This photo shows one healthy armyworm caterpillar and three killed by a pathogen, likely a virus. Infected caterpillars are typically found head down. Viruses spread from their dying bodies to infect others in the populations.
A second generation of true armyworms could cause problems in corn and grass hayfields across Pennsylvania, New York and Ohio, says John Tooker, Penn State University entomologist.
Growers should walk fields and be on the lookout for the new generation in early July, he adds.
“This has been a widespread, destructive and generally impressive situation. Caterpillars are “marching across corn, wheat and grass hayfields. When large populations of insects develop, their diseases and other natural enemies are typically not far behind.”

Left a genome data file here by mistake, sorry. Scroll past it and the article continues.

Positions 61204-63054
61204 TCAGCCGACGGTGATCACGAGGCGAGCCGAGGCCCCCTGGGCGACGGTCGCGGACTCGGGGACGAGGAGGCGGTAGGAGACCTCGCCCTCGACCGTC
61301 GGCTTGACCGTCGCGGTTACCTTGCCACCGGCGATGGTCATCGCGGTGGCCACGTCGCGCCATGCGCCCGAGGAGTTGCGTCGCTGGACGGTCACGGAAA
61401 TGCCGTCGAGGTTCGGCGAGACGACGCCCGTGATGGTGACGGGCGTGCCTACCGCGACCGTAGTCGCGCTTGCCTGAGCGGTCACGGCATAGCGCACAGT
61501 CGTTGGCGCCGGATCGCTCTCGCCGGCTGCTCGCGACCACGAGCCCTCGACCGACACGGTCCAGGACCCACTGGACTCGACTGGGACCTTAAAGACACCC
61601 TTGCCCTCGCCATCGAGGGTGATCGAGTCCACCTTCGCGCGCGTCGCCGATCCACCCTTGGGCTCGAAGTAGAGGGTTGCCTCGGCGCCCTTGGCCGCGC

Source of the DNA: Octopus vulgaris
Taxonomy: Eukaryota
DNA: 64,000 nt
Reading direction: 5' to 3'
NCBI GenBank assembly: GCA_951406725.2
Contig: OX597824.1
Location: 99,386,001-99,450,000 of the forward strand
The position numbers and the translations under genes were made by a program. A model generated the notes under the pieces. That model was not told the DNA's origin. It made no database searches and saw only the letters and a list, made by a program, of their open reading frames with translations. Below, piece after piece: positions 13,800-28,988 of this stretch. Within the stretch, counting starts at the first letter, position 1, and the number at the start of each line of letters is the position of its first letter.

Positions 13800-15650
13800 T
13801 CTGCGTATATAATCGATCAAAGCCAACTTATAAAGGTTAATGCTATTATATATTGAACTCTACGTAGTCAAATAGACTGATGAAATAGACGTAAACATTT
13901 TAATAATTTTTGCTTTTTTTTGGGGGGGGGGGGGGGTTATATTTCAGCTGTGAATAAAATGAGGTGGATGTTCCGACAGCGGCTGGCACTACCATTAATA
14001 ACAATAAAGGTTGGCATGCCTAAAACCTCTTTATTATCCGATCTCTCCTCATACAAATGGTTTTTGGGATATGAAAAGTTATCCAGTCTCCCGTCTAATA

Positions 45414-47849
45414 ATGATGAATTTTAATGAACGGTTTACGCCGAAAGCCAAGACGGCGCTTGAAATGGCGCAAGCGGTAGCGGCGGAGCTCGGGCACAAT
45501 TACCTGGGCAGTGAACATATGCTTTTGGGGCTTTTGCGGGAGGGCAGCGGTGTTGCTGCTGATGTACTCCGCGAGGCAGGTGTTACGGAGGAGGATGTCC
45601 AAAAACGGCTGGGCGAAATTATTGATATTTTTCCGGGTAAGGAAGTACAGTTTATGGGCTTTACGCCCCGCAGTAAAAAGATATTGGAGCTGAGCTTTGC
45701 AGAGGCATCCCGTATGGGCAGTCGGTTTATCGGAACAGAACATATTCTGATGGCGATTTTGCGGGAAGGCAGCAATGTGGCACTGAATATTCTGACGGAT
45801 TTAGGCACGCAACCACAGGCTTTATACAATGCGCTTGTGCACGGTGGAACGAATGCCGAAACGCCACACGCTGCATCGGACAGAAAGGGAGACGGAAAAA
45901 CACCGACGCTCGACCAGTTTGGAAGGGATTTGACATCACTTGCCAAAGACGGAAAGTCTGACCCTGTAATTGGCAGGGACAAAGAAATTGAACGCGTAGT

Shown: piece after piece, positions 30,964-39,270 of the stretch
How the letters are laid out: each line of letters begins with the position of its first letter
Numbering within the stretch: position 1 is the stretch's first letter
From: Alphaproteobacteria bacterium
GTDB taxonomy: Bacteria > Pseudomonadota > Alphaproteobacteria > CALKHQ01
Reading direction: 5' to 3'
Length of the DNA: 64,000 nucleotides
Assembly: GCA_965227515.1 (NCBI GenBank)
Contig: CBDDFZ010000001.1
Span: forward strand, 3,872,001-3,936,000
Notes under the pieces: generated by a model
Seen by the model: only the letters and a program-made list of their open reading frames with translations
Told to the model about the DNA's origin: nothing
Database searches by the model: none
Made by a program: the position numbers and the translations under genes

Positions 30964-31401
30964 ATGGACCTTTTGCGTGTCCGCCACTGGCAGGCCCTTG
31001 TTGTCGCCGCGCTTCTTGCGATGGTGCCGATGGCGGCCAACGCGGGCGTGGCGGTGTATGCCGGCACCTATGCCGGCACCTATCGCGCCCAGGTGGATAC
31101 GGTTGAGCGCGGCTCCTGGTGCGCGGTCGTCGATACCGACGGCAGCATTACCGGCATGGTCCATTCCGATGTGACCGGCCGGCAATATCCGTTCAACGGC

Potato leafhoppers exceeded economic thresholds in alfalfa in Pennsylvania’s Centre Region and have been treated, Tooker says. He warns growers to keep sweep nets handy and watch fields. “Remember that once you see evidence of feeding damage (hopper burn on leaves), yield loss has already begun.”
Watch cornfields, too. Western corn rootworm adults are just starting to emerge, Tooker says. Conditions look quite good for the pests this spring, so growers with continuous corn acreage need to keep track of any higher-than-expected damage to roots.